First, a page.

With the near ubiquity of spell-checkers across all platforms, many people no longer worry about correct spelling. Let the spell-checkers handle it! And they do—mostly. But spell-checkers don’t care about context; if we spell the word correctly, they’re happy. So, “I here you” has spell-checkers turning cartwheels.
At some things, a human brain still performs better than a computer, like distinguishing homonyms—here and hear; there, their, and they’re—or words spelled correctly but confused with similar-looking words—adverse and averse. Spell-checkers get it right most of the time, and writers need to help them the rest of the way by carefully proofreading. WordRake founder Gary Kinder makes a similar argument in his writing tip Fishing and Renal Services.
I have always cared about writing and spelling. In third grade, I lost a spelling bee when I misspelled disciple—especially awkward at a Catholic school. I vowed I would win the spelling bee when I got to middle school. For weeks in sixth grade, I pored over 1,000 entries on a list of possible words, and I won. But after winning, I advanced to the citywide spelling bee, where I got so nervous I spelled janitor with a g. At age eleven, I wasn’t sure I would recover.
As adults we have a lot more riding on our spelling than winning a spelling bee, yet misspellings and incorrect usage still creep into our email to a prospective employer, a new client, or an intimidating colleague and make us look unprofessional and unreliable. And we can’t expect the spell-checkers to do all the checking for us.
WordRake editing software is not a spell-checker, but from it we learn the same lesson: Don’t rely on proofreading software blindly. WordRake will help us spot needless words so we can write more clearly and concisely, but about 6% of the time, it will suggest an edit that slightly changes the meaning. That’s where writer and WordRake collaborate: WordRake draws our eye to the sentence, then we take over: “I see what you’re trying to do; I wouldn’t have noticed that; I’ll take it from here.”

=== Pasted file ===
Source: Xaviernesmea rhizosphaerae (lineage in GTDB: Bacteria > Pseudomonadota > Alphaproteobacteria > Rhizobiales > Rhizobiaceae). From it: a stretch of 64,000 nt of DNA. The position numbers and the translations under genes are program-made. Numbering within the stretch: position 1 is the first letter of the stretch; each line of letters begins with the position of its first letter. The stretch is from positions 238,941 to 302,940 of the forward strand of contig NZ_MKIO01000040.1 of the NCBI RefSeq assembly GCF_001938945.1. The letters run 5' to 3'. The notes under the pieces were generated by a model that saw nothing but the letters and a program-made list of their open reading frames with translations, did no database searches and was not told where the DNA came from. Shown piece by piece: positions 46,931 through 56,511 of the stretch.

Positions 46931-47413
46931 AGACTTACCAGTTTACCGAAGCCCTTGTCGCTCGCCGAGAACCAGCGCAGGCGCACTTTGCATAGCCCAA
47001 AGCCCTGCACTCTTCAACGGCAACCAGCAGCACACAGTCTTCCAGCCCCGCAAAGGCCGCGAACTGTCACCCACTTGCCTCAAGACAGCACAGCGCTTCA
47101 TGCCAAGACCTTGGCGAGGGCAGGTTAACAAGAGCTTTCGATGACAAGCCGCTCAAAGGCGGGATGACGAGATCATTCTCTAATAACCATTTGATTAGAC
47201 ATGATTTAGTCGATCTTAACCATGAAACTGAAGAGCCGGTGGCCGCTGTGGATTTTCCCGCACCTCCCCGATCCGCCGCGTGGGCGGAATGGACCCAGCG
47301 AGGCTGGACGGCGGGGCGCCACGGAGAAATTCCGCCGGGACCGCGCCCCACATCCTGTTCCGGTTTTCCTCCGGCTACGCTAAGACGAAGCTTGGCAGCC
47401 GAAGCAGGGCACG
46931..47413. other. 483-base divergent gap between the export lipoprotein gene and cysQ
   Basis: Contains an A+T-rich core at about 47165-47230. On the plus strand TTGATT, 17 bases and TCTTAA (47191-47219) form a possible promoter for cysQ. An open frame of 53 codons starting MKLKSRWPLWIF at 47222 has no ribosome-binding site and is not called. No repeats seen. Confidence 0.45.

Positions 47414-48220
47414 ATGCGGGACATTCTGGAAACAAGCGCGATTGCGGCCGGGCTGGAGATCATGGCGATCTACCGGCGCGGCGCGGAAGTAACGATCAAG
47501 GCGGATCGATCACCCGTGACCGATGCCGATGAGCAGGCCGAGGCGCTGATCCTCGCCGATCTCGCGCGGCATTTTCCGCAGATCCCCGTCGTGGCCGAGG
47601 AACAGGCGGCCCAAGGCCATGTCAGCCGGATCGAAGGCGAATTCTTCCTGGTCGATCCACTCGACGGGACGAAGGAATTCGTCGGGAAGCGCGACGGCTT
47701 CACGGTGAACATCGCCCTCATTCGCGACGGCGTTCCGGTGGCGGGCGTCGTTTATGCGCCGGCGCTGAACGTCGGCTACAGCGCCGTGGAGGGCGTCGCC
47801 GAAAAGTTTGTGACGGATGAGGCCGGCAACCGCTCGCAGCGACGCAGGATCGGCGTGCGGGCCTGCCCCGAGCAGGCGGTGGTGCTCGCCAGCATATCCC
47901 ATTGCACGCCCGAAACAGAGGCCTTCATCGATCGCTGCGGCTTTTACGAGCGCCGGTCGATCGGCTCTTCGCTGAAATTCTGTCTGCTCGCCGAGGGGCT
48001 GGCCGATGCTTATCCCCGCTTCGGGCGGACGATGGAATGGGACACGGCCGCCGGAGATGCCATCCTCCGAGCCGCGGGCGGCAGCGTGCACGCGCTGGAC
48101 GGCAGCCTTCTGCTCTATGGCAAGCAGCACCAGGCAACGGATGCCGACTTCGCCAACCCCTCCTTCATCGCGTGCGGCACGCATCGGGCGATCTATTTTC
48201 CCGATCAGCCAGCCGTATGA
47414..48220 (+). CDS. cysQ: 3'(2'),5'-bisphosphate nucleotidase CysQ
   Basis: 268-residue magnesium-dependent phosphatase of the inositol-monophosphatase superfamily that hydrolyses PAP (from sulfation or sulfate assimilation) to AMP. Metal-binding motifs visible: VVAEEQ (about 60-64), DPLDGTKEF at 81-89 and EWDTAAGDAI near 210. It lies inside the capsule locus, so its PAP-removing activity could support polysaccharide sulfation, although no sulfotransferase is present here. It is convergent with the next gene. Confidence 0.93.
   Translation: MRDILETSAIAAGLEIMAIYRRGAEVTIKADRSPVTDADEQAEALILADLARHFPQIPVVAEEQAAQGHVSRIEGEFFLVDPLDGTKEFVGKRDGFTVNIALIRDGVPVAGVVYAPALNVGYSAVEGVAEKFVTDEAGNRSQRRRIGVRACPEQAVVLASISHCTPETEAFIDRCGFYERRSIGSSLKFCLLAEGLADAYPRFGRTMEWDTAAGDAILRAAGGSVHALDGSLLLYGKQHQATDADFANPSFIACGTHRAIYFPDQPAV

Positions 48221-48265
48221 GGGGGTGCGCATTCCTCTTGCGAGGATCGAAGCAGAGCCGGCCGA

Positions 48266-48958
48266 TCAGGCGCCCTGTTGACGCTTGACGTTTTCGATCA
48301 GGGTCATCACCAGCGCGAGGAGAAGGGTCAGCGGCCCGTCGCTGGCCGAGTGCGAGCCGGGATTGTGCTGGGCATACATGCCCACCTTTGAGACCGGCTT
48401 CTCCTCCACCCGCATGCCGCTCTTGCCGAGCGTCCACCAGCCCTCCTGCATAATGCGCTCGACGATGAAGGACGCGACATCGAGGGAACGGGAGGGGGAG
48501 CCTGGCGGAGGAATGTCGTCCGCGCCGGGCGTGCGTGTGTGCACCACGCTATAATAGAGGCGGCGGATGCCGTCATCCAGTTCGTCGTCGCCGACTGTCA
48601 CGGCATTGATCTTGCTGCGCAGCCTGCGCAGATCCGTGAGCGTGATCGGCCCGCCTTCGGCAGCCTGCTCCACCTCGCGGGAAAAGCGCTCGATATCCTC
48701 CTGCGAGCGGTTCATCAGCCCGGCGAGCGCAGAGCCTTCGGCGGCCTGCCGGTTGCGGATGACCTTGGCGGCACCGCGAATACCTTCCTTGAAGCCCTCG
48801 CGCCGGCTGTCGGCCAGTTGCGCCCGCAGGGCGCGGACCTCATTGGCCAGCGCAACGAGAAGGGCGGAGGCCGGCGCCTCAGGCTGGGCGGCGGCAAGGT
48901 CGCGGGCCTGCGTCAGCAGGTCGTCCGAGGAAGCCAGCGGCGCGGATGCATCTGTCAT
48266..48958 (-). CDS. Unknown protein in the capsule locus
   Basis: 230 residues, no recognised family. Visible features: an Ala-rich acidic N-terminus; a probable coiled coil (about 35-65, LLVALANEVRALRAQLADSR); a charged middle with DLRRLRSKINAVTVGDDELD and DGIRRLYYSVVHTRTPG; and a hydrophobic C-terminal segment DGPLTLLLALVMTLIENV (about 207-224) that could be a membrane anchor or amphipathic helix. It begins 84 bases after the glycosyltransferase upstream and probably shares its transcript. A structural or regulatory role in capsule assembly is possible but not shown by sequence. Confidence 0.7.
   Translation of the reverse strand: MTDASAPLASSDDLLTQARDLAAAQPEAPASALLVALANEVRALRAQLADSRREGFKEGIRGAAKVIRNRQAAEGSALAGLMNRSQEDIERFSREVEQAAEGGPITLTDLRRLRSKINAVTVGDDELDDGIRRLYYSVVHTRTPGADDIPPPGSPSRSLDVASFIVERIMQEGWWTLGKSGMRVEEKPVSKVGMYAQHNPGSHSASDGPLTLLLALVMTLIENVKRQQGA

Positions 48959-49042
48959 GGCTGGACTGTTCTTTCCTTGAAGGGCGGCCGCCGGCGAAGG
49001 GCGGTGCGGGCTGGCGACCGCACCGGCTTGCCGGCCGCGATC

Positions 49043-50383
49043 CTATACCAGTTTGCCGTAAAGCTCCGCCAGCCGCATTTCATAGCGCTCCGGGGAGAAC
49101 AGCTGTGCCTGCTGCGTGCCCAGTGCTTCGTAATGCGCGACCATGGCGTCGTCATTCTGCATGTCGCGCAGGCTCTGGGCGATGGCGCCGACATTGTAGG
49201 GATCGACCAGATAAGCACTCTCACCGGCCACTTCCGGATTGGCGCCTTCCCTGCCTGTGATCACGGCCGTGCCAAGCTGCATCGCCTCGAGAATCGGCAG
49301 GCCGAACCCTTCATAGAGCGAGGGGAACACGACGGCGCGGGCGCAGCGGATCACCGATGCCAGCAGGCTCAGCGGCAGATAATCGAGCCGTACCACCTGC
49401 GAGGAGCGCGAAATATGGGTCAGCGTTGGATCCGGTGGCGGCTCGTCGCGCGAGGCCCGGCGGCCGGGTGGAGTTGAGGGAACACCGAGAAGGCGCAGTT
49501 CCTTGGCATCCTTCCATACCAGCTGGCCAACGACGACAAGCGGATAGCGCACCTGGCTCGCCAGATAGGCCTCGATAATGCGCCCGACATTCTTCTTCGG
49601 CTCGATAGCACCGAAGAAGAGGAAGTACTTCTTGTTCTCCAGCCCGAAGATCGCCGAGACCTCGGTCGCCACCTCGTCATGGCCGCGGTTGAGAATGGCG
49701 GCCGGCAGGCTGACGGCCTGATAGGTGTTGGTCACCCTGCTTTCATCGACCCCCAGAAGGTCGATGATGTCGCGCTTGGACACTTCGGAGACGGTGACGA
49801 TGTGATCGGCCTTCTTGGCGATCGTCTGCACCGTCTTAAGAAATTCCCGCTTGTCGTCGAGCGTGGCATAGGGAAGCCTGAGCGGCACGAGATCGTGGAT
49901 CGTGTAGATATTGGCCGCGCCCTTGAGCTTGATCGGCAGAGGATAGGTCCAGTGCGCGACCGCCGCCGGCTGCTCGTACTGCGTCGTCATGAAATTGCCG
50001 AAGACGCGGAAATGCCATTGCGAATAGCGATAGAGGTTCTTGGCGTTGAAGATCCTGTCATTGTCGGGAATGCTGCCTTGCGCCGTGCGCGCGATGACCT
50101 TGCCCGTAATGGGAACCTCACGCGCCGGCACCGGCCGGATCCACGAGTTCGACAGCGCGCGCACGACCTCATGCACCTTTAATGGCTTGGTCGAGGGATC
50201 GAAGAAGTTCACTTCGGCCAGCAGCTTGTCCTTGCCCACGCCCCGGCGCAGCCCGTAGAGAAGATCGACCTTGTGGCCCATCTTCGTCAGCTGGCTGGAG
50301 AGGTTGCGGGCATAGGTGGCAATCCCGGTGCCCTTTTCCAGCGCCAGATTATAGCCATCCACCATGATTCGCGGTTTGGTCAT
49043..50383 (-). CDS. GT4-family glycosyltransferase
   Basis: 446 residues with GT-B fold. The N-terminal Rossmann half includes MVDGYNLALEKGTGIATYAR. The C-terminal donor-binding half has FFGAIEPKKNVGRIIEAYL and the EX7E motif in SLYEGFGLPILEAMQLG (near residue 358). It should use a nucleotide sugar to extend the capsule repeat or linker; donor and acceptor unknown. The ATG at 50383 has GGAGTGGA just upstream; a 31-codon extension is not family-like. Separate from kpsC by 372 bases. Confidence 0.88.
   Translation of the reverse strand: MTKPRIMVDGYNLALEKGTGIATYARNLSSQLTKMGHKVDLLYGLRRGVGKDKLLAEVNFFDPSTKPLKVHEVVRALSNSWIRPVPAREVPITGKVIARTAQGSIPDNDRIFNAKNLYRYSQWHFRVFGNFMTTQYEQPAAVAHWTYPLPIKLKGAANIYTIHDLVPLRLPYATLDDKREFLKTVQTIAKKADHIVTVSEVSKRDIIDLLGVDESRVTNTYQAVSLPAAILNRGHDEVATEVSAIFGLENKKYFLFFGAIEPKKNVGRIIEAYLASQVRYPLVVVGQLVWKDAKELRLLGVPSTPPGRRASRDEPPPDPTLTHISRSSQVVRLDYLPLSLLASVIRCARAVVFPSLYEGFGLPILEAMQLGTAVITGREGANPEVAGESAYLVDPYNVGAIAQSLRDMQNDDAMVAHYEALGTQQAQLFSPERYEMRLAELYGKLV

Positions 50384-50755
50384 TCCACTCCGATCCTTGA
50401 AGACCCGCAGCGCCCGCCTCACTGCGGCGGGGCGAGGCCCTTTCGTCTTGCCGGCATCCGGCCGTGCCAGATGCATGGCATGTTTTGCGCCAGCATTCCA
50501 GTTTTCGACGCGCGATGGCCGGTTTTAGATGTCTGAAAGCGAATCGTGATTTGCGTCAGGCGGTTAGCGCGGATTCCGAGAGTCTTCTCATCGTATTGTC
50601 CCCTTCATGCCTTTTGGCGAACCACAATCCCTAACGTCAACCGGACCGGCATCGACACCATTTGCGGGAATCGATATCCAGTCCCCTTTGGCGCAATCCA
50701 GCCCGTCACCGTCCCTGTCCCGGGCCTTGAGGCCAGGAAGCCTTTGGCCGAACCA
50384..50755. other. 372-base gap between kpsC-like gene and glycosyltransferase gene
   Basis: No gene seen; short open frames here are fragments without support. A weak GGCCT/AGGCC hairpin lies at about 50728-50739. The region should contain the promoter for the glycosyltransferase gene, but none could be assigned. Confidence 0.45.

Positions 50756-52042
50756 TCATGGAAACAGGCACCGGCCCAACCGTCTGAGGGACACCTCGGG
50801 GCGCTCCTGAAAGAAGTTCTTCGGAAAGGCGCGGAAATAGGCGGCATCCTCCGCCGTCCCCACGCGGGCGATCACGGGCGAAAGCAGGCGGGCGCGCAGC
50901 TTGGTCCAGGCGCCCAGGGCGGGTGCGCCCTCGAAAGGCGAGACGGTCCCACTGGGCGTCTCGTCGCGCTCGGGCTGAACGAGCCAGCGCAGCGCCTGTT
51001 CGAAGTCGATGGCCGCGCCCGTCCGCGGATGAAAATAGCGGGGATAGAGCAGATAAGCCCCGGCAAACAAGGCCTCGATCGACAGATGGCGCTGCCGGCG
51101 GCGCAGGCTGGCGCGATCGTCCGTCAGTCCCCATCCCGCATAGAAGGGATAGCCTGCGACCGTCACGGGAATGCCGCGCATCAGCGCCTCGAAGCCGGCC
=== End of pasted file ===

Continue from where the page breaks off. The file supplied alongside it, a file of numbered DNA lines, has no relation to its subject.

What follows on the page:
Think of spell-checkers as collaborators like WordRake: working with the writer, but not perfect. It’s the nature of the English language—200,000 English words and all their permutations. When we make a typo, the spell-checkers take over and correct it for us. And when we get too close to our writing, we’re too tired, or we don’t know how to tighten our sentences, WordRake takes over, because it knows far more edits than any human editor could ever keep in her head.
Spelling and editing software can help us, but we still need our human brain to proofread, especially with spell-checkers. Our friends and relatives might find our errors amusing, but our colleagues probably won’t. Besides renal and rental, here are three more pairs of words easily confused but correctly spelled.
|an aisle is a passageway||an isle is an island, especially a small one|
|a desert is hot and dry||a dessert is usually sweet|
|something tortuous bends and twists and winds||something torturous hurts and might be illegal|
The above words are unlikely to feature in a spelling bee, but they could end up in your texts and emails. Be your own proofreading tool for spelling; if you’re unsure, take a moment to research a word. And use WordRake when you’re too tired or can’t see how to tighten what you’ve written.
About the Author
Caroline Engle is WordRake’s Marketing Communications Specialist. She convinced WordRake to hire her as an intern after placing in editing competitions and writing a novel in a month. When she isn’t editing or writing copy, coordinating conference logistics, or helping improve WordRake’s functionality, she’s reading, going on ten-mile walks, or looking up flight prices. Connect with her on LinkedIn here.